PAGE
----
Deutsche Bank tumbles, warns of 2014 headwinds

2014 will be 'very difficult' for Deutsche Bank: Pro

Amid a high-profile currency manipulation probe and following a surprise quarterly loss, Deutsche Bank warned it expected further headwinds in the coming months as litigation and new regulation take their toll.

Shares of Deutsche Bank closed 5.4 percent on Monday after the bank reported a pre-tax loss of 1.153 billion euros ($1.56 billion) for the fourth quarter of 2013 on Sunday, due to heavy litigation costs, restructuring and balance sheet reduction. Litigation expenses cost 528 million euros in the quarter while adjustments to the value of credit, debt and funding produced another 623 million euros in costs, and restructuring costs added a 509 billion euro burden.

Chief Financial Officer Stefan Krause, speaking on a conference call with analysts on Monday and cited by Reuters, said that the bank's litigation reserves contained no provisions for an investigation into alleged foreign exchange manipulation at the bank. He added that the bank was actively reviewing its foreign exchange business for potential wrongdoing.

Co-Chief Executive Anshu Jain said 2014 would be a turning point for "legacy issues"the bank is dealing with, adding that it was too early to comment on the bank's forthcoming first quarter performance. A decision on the 2013 dividend was still to be made, Jain added.

Despite Sunday's unexpected announcement, analysts were confident the bank would bounce back in the long term.

"2014 will be very difficult and will be very similar to 2013 [for the bank]," Dirk Becker, deputy head of German research at broker Kepler Cheuvreux, told CNBC on Monday. 2015, however, presented a rosier picture.

Becker said he was not surprised by the losses and that the market should not be either. "They [Deutsche Bank] always said there would be more litigation and restructuring costs...But I don't think the shares should sell off today because all these burdens had been broadly expected by the market and it's probably better to put them in the 2013 results."

Research analysts at Credit Suisse were also confident that the bank's share price would be resilient, remarking in a note on Monday that "given the shares are up circa 20 percent since mid-December we expect them to be weaker on this announcement, but longer term we see the recent positive changes to the leverage ratio as more important."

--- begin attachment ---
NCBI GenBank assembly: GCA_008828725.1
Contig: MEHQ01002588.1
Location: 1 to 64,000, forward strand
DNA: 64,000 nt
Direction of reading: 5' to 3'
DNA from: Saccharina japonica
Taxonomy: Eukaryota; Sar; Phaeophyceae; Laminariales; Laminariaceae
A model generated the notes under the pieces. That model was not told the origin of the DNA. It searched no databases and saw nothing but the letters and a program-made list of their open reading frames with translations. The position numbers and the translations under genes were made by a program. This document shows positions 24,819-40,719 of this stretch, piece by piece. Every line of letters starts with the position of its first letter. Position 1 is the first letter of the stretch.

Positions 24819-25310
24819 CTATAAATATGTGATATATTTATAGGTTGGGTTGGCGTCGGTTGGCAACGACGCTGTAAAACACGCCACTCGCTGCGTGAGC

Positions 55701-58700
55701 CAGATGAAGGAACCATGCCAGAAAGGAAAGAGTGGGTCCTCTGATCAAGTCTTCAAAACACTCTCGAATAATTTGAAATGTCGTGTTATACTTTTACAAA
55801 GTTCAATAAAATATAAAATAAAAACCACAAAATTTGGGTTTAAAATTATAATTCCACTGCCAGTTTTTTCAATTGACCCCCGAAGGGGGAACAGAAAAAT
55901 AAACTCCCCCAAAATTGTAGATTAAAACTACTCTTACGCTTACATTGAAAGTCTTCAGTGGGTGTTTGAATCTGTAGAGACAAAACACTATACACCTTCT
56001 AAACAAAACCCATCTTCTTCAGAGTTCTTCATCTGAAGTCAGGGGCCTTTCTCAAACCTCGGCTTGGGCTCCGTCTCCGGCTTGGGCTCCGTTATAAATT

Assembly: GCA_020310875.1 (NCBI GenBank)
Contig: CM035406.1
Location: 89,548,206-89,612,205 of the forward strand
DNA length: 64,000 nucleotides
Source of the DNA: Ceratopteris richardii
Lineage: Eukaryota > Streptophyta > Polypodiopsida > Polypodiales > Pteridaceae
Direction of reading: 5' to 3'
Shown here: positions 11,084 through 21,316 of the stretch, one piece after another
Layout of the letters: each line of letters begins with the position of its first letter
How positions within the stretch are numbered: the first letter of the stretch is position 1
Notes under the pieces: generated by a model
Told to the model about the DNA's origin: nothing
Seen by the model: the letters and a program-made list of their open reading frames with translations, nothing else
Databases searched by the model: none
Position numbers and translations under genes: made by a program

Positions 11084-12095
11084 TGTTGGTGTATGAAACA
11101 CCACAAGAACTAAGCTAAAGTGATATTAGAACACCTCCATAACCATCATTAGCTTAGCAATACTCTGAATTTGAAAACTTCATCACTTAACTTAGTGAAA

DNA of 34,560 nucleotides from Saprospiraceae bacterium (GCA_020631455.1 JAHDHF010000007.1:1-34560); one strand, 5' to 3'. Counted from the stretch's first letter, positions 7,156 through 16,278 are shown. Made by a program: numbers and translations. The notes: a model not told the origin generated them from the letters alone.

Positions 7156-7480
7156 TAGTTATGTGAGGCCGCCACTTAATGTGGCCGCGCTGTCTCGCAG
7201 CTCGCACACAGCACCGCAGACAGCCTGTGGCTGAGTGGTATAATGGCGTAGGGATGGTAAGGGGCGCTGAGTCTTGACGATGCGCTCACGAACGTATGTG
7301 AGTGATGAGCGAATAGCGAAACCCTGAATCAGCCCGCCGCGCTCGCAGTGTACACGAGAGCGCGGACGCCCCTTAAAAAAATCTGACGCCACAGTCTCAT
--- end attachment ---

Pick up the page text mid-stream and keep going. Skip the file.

The losses come at the end of a turbulent year in which regulatory and legal issues have troubled the bank. In October, the bank posted a 98 percent drop in quarterly pre-tax profit to 18 million euros ($24.81 million) on the back of falling trading income fell and rising litigation provisions.

The group's Co-Chief Executive Officers said that while legacy issues had impacted the results, underlying core business profitability "was amongst the highest of the past decade."

"We have made Deutsche Bank fitter, safer and better balanced. We expect 2014 to be a year of further challenges and disciplined implementation; however, we are confident of reaching our 2015 targets and delivering on our strategic vision for Deutsche Bank," they remarked in the bank's earnings statement.

German magazine Der Spiegel reported on Sunday that Germany's banking watchdog Bafin plans to intensify its probe into possible manipulation of benchmark foreign exchange rates at the bank.

The news comes a week after the bank suspended several currency traders in New York as part of an internal probe into the alleged manipulation of global currency markets.

Remarking on the bank's outlook, Kinner Lakhani, head of banking research at Citigroup, said it was still a good investment for the "patient investor."

The weak [fourth quarter] results represent further management actions to "clean-up" the balance sheet, he said.

Such moves by European banks to clean up their balance sheets come ahead of global banking regulations to introduce leverage ratio rules, requiring banks to hold a certain amount of capital, in order to avert any future banking crises.

Becker agreed that the bank was "relatively radically" cutting down its balance sheet exposures to comply with the upcoming leverage ratio (the exact level of which is still unknown. "They have said that it would cost them around 600 million euro to adjust the balance sheet and I think what we've seen in the fourth quarter is part of this."

He too was sanguine about the bank's outlook.

"After 2014 they should have dealt with all this stuff and I believe that Deutsche Bank in 2015 can be a bank that generates between 4 and 5 euros earnings per share (EPS) and can pay around 2 euros dividend. I think at some point in 2014 this will be priced in."

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